Moscow - Russian President Vladimir Putin said Thursday Donald Trump had made "significant achievements" as US leader, rejecting claims that Moscow meddled in the election that brought the American president to power.
Putin was speaking in a wide-ranging annual press conference that also touched on Olympic doping and Arctic exploration.
The marathon event, which has in the past lasted up to almost five hours and this year saw more than 1 600 journalists accredited, was Putin's first major public appearance since announcing he would seek a new six-year term in March 2018 elections.
"We can see several quite significant achievements in the short time he has been at work," Putin said when asked to assess Trump's time in power.
"Look at how the markets are reacting, they are growing. This shows confidence in the American economy. With all due respect to (Trump's) opponents, these are objective facts," he said.
But he said that accusations Moscow had interfered in last year's US presidential election to swing the result had been "made up" by US opposition to discredit Trump's work in the White House.
He referred to contact between Trump's team and representatives of the Russian government, which he said was normal diplomatic practice.
"What is so transgressive in this case and why should it take on this spy-thriller tone?" Putin asked.
Call for political competition
The press conference kicked off with a question from a Moscow radio station on why Putin was seeking re-election.
"To improve quality of life for Russians," said Putin, who has been in power since 1999. He could become the country's longest-serving leader since Joseph Stalin if he wins a fourth term.
Putin said he would stand for election as an independent candidate rather than with the backing of his traditional party, United Russia.
A journalist asked about the state of the opposition in polls in which Putin will face only nominal competition and is all but certain to cruise to victory.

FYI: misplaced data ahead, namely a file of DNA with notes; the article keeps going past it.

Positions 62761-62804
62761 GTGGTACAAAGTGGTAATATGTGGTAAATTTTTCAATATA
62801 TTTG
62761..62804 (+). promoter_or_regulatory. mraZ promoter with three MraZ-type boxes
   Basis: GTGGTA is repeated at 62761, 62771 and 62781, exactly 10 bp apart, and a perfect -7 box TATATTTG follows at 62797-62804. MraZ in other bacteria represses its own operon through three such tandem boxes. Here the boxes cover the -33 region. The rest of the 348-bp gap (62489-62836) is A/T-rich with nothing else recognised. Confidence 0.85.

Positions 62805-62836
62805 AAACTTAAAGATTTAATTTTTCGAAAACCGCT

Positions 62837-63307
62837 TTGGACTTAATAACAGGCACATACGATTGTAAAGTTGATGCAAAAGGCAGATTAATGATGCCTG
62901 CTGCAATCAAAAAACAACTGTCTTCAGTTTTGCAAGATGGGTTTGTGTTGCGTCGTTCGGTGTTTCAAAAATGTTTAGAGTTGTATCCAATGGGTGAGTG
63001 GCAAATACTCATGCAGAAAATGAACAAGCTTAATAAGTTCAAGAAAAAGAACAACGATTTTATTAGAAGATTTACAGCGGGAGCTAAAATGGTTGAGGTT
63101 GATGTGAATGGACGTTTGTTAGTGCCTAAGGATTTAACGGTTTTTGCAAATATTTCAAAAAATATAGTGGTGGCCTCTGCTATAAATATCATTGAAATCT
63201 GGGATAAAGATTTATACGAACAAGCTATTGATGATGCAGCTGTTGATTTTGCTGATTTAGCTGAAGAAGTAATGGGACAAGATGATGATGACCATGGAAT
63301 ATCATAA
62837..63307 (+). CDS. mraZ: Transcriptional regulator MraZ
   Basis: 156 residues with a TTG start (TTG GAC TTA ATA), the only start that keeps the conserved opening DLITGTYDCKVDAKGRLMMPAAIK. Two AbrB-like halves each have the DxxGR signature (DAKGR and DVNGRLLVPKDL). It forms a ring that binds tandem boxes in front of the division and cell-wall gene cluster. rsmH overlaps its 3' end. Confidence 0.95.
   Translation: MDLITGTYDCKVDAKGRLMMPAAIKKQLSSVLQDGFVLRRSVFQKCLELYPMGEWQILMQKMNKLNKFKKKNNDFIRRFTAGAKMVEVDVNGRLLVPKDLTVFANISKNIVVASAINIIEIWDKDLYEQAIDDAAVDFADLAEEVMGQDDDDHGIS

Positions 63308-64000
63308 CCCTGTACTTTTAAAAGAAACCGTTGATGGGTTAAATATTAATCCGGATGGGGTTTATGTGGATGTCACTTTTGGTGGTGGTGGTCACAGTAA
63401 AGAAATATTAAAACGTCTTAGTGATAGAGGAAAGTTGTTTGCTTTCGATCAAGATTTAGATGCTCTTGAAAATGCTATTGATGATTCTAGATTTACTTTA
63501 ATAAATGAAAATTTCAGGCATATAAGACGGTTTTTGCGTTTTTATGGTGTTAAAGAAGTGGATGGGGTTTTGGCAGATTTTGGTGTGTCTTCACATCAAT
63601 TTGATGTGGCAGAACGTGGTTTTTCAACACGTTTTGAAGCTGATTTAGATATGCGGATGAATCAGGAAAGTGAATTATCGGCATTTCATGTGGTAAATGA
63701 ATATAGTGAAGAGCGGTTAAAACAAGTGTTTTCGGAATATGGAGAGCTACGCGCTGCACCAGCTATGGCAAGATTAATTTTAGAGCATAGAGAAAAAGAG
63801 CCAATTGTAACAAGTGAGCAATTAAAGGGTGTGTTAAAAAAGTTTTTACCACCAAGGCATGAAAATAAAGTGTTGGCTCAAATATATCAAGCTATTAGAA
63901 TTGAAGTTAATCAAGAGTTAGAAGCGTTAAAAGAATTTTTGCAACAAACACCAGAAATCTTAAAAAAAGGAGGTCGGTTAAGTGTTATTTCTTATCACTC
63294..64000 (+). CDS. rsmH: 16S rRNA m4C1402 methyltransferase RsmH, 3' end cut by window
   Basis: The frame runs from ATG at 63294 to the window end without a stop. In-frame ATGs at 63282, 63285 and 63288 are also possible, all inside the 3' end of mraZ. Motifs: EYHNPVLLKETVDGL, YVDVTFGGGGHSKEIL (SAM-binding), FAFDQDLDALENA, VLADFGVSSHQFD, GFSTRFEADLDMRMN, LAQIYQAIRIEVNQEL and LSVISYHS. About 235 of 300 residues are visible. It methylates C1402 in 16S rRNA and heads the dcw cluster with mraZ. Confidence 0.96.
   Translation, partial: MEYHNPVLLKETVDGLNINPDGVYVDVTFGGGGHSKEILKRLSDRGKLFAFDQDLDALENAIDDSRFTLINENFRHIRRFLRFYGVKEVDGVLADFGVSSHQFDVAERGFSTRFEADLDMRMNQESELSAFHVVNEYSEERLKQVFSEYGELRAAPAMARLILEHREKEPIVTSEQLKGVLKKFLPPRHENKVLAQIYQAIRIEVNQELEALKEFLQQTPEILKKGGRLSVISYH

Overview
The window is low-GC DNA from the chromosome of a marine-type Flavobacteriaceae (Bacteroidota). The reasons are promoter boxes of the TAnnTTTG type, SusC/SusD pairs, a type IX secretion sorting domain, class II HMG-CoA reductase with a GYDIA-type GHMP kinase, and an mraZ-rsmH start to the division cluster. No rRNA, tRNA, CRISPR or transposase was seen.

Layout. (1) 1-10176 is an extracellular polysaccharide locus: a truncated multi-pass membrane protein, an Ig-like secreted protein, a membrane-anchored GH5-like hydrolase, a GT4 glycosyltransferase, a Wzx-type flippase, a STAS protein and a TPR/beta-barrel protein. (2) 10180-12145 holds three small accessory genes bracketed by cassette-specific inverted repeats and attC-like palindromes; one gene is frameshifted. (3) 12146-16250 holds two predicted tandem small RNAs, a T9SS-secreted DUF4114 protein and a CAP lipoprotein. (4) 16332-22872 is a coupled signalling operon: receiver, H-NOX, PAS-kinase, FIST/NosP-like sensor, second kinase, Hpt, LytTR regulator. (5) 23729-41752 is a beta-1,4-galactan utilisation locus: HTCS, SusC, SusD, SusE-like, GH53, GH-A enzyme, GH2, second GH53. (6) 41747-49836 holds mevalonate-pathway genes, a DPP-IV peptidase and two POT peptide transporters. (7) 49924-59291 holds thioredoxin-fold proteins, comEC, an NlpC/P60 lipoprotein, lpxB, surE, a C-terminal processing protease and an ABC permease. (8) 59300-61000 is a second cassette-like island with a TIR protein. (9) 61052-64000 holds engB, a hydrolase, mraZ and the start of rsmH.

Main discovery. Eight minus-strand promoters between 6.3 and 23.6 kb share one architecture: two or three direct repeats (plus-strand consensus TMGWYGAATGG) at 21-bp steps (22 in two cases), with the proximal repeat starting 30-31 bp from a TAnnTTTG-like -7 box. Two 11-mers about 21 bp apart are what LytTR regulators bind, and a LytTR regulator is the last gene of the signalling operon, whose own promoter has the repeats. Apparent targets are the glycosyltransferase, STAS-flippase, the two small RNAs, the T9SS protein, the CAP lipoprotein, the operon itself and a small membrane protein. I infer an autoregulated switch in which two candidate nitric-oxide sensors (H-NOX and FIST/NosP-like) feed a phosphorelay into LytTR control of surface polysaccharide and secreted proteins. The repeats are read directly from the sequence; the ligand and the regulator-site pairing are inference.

According to a survey published by independent pollster Levada on Wednesday, 75 percent of Russians would be prepared to vote for Putin in March, despite having yet to hear any specific campaign pledges.
"Is it up to me to form the opposition myself?" Putin replied. "I think in politics, as in the economy, there should be competition. I will strive for this."
One of these opponents is Ksenia Sobchak, a former socialite turned liberal TV presenter who many suspect is running as a Kremlin "spoiler" candidate to split the opposition and boost interest in the polls.
Sobchak, whose father was Putin's political mentor and who is rumoured to be the president's goddaughter, was at Thursday's event as a journalist for opposition television channel Dozhd. She was expected to be allowed to ask a question.
Putin's main challenge will be to convince Russians to vote at all in an election that he is widely expected to win. According to Levada, only 28 percent of Russians said they were certain to vote in March.
Putin also addressed the doping scandal that has seen Russia barred from competing in next year's Winter Olympics and athletes from the country only allowed to take part under a neutral flag.
He said he hoped Russia could work "constructively" with the World Anti-Doping Agency and the International Olympic Committee, which banned the country over state-sponsored doping.
But Russia would "defend the interests of our athletes, including in civil courts," he said.
Putin acknowledged that doping violations took place but claimed that the scandal was politically motivated.
The president typically addresses the economy at the annual event.
On Thursday he said it was "obvious" the Russian economy was growing and reported "brilliant" grain exports, while highlighting Arctic exploration and mineral extraction as a priority.
As in previous years, there was a carnival atmosphere in the press conference hall. Journalists held signs to attract the president's attention and one reporter even dressed as the Russian equivalent of Father Christmas, an AFP correspondent said.
Signs offered an indication of the sort of question the reporters would ask if given the floor by the president. Slogans included "children," "agriculture," "Krasnoyarsk is choking," and "spiritual foundations".